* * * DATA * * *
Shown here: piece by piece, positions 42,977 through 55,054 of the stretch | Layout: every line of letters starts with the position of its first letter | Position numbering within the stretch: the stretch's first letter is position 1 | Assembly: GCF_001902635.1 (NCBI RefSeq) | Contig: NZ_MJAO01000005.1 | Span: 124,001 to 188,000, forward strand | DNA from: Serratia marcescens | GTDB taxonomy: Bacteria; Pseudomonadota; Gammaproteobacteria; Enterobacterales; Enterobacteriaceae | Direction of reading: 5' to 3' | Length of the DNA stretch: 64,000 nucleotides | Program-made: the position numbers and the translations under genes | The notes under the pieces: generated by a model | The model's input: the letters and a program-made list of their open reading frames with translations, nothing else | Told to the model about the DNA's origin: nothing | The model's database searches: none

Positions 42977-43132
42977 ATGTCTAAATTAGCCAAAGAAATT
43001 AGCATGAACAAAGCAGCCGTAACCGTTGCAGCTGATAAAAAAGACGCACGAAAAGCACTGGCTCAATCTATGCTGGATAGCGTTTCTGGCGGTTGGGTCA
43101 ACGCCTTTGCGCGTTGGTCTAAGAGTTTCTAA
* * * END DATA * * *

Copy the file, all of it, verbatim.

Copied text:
Shown here: piece by piece, positions 42,977 through 55,054 of the stretch | Layout: every line of letters starts with the position of its first letter | Position numbering within the stretch: the stretch's first letter is position 1 | Assembly: GCF_001902635.1 (NCBI RefSeq) | Contig: NZ_MJAO01000005.1 | Span: 124,001 to 188,000, forward strand | DNA from: Serratia marcescens | GTDB taxonomy: Bacteria; Pseudomonadota; Gammaproteobacteria; Enterobacterales; Enterobacteriaceae | Direction of reading: 5' to 3' | Length of the DNA stretch: 64,000 nucleotides | Program-made: the position numbers and the translations under genes | The notes under the pieces: generated by a model | The model's input: the letters and a program-made list of their open reading frames with translations, nothing else | Told to the model about the DNA's origin: nothing | The model's database searches: none

Positions 42977-43132
42977 ATGTCTAAATTAGCCAAAGAAATT
43001 AGCATGAACAAAGCAGCCGTAACCGTTGCAGCTGATAAAAAAGACGCACGAAAAGCACTGGCTCAATCTATGCTGGATAGCGTTTCTGGCGGTTGGGTCA
43101 ACGCCTTTGCGCGTTGGTCTAAGAGTTTCTAA